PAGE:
18. Hearst • Supreme Court reverses • Agrees with NLRB • Looks at the legislative history: LMRA indicates that the common law was not dealing with the problems of labor-management relations • Any reliance on common law concepts to interpret statute is …..MISPLACED

  19. Hearst • Defer to the agency • “[w]here the question is one of specific application of a broad statutory term in a proceeding in which the agency administering the statute must determine it initially, the reviewing court’s function is limited….” • “Warrant in the record” and “reasonable basis in the law”

  20. Scientific Judgment: Interplay of Fact, Policy, and Interpretation • Industrial Union Department v. American Petroleum Institute (p. 846) • Benzene Case • OSHA had to promulgate a standard for workplace exposure to benzene • First Secretary adopted a legal limit of 10 ppm averaged over 8 hours of exposure (American National Standards Institute)

  21. Benzene case • OSHA then received a report from NIOSH—stating benzene exp could cause leukemia—recommended a lower exp limit • OHSA position vis a vis carcinogen—no level safe • OSHA sets a 1 ppm/8 hrs maximum exp limit as an emergency standard in 1977 • OSHA conducts elaborate rulemaking, including oral hearing. Final rule 1 ppm

  22. Benzene Case • OSHA’s command is to regulate “to the extent feasible” and “on the basis of the best available evidence.” • To set a standard “which most adequately assures…that no employee will suffer material impairment of health or functional capacity ….” if regular exposure to the hazard over working life

  23. Benzene Case • OSHA interprets with a pro-safety thrust • OSHA looked at: (a) whether its standard was tech. achievable (b) whether it would “threaten the financial welfare of the affected firms or the general economy.” • OSHA determines 1 ppm feasible

  24. Benzene Case • Supreme Court reverses • Interprets the Act as requiring Sec. of Labor to find that workplaces are not safe and the proposed standard reasonably necessary to remedy a “significant risk” of material health • Court looks to the statutory def. of occupational safety and health”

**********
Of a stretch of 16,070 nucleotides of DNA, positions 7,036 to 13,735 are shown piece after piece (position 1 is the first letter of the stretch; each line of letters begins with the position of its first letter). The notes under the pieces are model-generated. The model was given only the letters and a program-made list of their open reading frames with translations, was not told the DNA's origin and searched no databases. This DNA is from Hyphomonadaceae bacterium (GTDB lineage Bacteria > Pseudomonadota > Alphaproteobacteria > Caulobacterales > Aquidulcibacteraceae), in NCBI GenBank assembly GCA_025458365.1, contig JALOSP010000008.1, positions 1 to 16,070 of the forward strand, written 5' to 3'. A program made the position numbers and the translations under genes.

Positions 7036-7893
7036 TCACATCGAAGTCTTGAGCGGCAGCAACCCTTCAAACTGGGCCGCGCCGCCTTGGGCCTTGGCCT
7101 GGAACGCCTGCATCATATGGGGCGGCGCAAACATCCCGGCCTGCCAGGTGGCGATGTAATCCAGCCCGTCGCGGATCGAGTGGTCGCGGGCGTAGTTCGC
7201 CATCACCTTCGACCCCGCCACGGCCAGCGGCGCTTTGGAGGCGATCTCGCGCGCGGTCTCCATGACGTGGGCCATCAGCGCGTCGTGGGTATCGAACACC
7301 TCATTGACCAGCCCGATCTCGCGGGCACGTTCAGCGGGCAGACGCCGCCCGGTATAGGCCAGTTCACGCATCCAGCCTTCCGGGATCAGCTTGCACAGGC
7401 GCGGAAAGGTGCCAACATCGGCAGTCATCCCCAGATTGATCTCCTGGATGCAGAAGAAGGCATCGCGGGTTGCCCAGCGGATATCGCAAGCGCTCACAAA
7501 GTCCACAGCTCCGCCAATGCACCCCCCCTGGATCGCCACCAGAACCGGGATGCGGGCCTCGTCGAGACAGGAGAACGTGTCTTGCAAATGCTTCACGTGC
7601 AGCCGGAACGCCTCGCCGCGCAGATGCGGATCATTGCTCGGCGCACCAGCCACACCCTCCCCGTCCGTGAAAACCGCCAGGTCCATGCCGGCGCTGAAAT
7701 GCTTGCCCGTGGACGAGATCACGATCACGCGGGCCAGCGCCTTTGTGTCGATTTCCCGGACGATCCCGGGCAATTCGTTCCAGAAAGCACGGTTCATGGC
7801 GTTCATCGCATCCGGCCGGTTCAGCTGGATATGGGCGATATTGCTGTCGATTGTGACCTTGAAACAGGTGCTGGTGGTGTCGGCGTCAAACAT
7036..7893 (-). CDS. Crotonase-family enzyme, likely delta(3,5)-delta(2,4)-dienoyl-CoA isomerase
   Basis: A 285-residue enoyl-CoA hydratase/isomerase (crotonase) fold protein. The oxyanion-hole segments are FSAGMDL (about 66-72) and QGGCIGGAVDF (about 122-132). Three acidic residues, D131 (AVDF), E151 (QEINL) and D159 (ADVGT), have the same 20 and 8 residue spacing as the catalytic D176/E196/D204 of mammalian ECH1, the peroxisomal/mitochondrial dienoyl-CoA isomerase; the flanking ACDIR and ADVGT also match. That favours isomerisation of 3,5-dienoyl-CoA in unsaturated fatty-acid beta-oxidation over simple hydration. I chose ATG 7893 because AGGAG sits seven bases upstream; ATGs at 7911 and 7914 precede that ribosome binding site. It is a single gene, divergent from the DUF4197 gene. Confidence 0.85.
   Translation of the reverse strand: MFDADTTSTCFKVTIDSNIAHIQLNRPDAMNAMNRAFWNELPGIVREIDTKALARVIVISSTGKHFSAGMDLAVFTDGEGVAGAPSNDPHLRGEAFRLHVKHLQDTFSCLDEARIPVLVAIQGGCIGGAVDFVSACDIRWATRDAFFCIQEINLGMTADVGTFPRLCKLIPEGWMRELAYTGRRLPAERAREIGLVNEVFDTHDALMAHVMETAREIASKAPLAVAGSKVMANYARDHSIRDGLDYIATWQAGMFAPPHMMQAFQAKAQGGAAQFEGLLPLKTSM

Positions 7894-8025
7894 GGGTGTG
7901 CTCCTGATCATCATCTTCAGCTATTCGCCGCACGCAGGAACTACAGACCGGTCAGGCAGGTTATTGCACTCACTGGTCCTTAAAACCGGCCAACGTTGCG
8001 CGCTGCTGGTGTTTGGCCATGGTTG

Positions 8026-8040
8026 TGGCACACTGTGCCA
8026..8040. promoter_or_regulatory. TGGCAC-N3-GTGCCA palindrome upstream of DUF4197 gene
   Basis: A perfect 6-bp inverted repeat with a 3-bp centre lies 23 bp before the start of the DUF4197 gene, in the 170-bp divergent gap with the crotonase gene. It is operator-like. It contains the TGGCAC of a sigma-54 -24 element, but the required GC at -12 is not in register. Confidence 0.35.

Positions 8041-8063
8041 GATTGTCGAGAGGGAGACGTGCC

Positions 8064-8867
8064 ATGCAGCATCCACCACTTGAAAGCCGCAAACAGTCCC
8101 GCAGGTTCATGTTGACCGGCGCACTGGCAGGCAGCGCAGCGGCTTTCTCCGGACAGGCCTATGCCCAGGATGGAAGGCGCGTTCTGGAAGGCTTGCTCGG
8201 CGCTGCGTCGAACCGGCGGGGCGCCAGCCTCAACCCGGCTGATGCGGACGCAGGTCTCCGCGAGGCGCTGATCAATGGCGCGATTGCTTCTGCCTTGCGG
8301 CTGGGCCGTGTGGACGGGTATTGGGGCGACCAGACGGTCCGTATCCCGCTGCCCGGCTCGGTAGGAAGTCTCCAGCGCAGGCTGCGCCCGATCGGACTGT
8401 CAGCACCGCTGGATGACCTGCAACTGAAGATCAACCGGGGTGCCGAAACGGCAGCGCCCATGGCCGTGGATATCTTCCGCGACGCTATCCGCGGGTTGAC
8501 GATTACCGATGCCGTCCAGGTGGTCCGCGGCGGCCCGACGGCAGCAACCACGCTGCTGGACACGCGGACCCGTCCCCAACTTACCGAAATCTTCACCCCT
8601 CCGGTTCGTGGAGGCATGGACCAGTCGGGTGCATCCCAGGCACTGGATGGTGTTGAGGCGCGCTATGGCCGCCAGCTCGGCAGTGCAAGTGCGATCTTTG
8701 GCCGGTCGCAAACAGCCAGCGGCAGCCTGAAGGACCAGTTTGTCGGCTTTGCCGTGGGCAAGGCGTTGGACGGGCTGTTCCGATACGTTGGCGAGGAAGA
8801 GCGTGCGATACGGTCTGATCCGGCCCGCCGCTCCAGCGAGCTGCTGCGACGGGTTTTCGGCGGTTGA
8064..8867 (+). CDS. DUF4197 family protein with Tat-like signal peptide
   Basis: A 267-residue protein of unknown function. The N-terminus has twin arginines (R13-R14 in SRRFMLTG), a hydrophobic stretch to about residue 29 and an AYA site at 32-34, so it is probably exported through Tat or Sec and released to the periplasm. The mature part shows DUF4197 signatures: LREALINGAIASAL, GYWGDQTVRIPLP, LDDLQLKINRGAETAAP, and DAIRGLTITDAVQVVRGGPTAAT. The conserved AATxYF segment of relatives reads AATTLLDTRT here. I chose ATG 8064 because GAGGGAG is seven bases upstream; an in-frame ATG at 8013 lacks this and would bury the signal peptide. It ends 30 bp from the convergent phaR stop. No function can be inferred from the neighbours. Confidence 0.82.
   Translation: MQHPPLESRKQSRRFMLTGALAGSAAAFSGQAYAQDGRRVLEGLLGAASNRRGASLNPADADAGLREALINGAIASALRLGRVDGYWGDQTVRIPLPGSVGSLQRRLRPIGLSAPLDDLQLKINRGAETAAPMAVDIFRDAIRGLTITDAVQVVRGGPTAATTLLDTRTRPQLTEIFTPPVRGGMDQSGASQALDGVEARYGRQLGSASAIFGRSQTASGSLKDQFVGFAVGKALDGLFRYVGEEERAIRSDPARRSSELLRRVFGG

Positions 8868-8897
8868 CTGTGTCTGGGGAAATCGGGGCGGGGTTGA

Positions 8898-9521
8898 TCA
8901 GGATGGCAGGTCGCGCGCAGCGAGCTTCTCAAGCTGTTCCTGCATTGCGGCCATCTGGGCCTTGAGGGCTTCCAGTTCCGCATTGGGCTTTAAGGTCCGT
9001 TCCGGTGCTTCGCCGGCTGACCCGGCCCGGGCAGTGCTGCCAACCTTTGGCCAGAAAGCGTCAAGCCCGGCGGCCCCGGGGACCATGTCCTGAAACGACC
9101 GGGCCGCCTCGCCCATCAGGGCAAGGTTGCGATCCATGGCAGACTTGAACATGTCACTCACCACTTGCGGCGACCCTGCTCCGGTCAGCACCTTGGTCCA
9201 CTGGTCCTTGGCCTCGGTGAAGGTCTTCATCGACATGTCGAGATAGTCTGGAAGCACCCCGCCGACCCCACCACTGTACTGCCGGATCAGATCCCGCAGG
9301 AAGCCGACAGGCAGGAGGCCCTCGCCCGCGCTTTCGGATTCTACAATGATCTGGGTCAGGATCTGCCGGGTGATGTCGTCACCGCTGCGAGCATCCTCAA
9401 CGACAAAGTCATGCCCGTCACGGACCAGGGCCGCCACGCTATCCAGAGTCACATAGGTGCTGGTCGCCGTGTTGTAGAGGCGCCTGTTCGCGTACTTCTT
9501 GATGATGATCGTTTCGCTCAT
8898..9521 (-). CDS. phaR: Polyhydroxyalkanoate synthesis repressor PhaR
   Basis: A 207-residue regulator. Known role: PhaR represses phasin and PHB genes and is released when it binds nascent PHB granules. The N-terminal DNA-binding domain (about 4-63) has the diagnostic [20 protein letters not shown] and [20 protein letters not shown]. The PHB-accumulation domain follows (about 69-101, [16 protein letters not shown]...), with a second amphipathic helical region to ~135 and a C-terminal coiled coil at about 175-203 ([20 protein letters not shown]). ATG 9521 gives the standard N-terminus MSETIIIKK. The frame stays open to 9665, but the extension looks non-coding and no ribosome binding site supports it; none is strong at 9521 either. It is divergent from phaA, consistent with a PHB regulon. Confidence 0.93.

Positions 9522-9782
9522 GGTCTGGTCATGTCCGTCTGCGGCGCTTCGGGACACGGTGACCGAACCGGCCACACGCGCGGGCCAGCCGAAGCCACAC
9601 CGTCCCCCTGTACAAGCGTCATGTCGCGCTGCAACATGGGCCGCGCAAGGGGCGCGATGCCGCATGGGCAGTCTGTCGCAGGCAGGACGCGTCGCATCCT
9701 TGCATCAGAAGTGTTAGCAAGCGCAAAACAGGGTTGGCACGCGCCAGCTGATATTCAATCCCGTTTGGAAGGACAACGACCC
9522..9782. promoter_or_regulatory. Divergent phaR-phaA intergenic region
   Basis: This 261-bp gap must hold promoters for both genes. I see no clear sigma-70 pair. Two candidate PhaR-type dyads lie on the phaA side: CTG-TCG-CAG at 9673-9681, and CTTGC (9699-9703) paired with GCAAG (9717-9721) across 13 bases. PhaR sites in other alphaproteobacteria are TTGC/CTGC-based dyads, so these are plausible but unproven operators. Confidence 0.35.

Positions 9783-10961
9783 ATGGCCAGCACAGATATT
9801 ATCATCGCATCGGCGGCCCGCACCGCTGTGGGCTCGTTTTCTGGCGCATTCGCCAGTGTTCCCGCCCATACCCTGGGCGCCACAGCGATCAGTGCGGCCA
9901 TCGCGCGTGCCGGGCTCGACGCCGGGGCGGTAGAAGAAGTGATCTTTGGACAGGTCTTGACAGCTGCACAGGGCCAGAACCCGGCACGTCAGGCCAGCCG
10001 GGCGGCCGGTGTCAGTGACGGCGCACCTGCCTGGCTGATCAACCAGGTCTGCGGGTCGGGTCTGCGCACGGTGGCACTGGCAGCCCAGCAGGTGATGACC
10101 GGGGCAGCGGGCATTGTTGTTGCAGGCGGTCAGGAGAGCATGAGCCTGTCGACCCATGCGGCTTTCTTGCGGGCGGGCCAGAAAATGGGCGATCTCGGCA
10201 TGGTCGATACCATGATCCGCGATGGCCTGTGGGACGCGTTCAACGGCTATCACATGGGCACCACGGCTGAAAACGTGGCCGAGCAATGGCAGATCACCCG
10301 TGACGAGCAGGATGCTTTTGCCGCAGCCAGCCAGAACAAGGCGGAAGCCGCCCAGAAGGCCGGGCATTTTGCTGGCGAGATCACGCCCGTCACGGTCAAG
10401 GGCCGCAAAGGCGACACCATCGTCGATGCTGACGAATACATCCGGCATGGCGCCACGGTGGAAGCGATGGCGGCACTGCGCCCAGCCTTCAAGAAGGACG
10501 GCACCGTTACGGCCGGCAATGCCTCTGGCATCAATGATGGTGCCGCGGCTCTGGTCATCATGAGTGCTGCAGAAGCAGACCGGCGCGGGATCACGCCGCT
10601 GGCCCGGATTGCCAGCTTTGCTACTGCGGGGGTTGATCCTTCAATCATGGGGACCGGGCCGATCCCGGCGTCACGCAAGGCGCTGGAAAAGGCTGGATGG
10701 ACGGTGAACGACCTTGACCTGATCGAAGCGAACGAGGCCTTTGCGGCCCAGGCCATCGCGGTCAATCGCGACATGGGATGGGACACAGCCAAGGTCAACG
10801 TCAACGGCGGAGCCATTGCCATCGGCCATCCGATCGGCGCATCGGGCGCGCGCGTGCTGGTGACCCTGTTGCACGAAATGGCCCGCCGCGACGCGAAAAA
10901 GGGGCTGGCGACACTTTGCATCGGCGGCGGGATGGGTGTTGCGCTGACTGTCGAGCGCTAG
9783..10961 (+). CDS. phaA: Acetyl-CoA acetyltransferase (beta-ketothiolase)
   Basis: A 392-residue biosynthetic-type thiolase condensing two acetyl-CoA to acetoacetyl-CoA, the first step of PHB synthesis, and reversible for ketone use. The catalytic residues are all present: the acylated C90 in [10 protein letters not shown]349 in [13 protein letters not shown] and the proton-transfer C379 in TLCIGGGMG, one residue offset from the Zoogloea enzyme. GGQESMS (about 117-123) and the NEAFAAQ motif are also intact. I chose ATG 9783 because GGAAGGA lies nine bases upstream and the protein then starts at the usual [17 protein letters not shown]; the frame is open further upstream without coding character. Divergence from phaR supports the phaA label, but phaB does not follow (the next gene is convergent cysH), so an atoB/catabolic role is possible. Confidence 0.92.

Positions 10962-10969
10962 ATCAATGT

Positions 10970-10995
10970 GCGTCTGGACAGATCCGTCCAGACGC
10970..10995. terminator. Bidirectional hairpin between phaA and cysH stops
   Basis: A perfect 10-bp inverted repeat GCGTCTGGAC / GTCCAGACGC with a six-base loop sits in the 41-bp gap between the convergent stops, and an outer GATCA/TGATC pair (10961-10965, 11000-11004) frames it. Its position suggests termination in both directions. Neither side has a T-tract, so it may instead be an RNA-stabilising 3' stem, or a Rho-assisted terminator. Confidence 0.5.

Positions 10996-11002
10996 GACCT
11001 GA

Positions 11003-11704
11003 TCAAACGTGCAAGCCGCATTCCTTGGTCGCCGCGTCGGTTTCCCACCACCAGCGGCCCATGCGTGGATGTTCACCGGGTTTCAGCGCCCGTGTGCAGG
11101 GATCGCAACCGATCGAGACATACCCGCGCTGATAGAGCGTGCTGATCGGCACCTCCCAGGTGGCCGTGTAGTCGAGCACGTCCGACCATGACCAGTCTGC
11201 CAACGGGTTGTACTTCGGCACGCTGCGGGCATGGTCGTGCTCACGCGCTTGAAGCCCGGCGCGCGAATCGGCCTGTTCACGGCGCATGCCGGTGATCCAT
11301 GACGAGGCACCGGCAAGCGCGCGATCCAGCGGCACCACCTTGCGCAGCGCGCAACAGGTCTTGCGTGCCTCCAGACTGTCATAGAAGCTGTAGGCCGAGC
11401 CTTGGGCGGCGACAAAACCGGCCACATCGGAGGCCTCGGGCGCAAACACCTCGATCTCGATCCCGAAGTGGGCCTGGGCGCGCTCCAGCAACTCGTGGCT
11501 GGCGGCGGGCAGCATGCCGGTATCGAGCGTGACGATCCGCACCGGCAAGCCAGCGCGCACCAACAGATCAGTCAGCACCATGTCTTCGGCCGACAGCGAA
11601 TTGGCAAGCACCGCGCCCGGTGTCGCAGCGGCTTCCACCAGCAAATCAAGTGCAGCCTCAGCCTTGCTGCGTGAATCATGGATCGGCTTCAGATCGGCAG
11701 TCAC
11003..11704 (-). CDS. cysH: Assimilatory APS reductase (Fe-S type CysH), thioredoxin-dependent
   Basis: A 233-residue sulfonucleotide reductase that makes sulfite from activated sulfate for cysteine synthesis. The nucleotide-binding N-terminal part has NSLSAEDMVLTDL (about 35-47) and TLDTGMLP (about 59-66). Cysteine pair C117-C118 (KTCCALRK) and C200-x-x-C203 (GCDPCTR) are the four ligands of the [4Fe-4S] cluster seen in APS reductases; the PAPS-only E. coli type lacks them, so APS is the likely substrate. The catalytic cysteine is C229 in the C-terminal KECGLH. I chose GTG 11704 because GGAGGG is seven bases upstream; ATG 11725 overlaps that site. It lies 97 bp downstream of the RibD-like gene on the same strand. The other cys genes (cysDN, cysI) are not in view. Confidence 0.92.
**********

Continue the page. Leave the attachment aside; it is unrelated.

25. Benzene Case • Statutory definition : “means a standard which requires conditions, …reasonably necessary or appropriate to provide safe or healthful employment and places of employment.” • OSHA did not focus on this standard • Failed to demonstrate there were provable dangers to workers exposed to 10 ppm

  26. Benzene Case • Justice Stevens: provides practical grounds for judicial caution in 2nd guessing complex policy making • How does a Court decide this? • Judgment often follows the Courts’ built-in level of confidence in the agency that is judging

  27. Availability of Judicial Review • Should review be made available? • Availability depends on statutes

  28. Reviewability: Whether • APA lists two categories of cases that are NOT reviewable: 701(a)(1): statute precludes review 701(a)(2): when agency action is committed to agency discretion by law

  29. a. Statutory preclusion • Johnson v. Robison, 415 U.S. 261 (1974) • Plaintiff had done alternative service in lieu of serving in the military • Argued that the VA’s refusal to provide alternative service was violation of equal protection • When challenge the constitutionality of the enabling act on its face, preclusion does not apply

  30. Express Preclusion • “The decisions of the Admin on any question of law or fact under any law administered by the VA providing benefits for veterans and their dependents or survivors shall be final and conclusive and no other official or any court of the US shall have power or jurisdiction to review any such decision by an action in the nature of mandamus or otherwise.”

  31. Express preclusion • Language interpreted by courts to permit review of constitutional challenges and, sometimes, of other generic challenges—unless language is absolutely express and clear • Clearly erroneous vs. substantial evidence standard—which standard provides more latitude for courts’ authority to second-guess?

  32. Express/Implied Statutory Preclusion • Whether broad agency discretion already exists; • The expertise and experience necessary to understand the subject matter; • The managerial nature of the agency • The propriety of judicial intervention and the ability of a court to insure correct results;

  33. Express/Implied Statutory Preclusion • The need for informality and speed in agency decisions; and/or • Whether other controls on agency discretion exists

  34. Implied Preclusion • Block v. Community Nutrition Institute: • Bizzare? • Is this preclusion or standing? • Bottom line: If Congress wants to preclude review by statute, it must spell it out.

  35. Preclusion of Action: Committed to Agency Discretion • Remember Overton Park: “committed to agency discretion”?